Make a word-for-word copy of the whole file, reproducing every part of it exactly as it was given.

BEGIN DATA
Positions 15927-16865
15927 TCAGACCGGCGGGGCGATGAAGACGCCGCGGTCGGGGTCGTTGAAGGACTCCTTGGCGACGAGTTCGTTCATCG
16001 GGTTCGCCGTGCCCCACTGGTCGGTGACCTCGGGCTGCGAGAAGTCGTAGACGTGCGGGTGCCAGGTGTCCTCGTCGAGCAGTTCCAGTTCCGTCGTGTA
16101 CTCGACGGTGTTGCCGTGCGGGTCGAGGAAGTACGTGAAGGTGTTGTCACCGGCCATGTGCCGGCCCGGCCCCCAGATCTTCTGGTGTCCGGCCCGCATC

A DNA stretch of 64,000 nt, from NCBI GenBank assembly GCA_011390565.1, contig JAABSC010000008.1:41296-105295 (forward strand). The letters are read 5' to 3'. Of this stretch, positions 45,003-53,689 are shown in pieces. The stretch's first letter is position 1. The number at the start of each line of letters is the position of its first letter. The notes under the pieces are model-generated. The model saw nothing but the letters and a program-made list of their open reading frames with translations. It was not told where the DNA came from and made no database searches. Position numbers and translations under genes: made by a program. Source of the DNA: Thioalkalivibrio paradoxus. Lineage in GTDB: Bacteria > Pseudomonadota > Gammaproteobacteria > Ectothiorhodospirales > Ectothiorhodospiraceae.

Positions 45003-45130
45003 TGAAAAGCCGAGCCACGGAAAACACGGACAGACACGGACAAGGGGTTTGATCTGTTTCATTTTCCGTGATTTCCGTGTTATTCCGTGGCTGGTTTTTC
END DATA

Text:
Positions 15927-16865
15927 TCAGACCGGCGGGGCGATGAAGACGCCGCGGTCGGGGTCGTTGAAGGACTCCTTGGCGACGAGTTCGTTCATCG
16001 GGTTCGCCGTGCCCCACTGGTCGGTGACCTCGGGCTGCGAGAAGTCGTAGACGTGCGGGTGCCAGGTGTCCTCGTCGAGCAGTTCCAGTTCCGTCGTGTA
16101 CTCGACGGTGTTGCCGTGCGGGTCGAGGAAGTACGTGAAGGTGTTGTCACCGGCCATGTGCCGGCCCGGCCCCCAGATCTTCTGGTGTCCGGCCCGCATC

A DNA stretch of 64,000 nt, from NCBI GenBank assembly GCA_011390565.1, contig JAABSC010000008.1:41296-105295 (forward strand). The letters are read 5' to 3'. Of this stretch, positions 45,003-53,689 are shown in pieces. The stretch's first letter is position 1. The number at the start of each line of letters is the position of its first letter. The notes under the pieces are model-generated. The model saw nothing but the letters and a program-made list of their open reading frames with translations. It was not told where the DNA came from and made no database searches. Position numbers and translations under genes: made by a program. Source of the DNA: Thioalkalivibrio paradoxus. Lineage in GTDB: Bacteria > Pseudomonadota > Gammaproteobacteria > Ectothiorhodospirales > Ectothiorhodospiraceae.

Positions 45003-45130
45003 TGAAAAGCCGAGCCACGGAAAACACGGACAGACACGGACAAGGGGTTTGATCTGTTTCATTTTCCGTGATTTCCGTGTTATTCCGTGGCTGGTTTTTC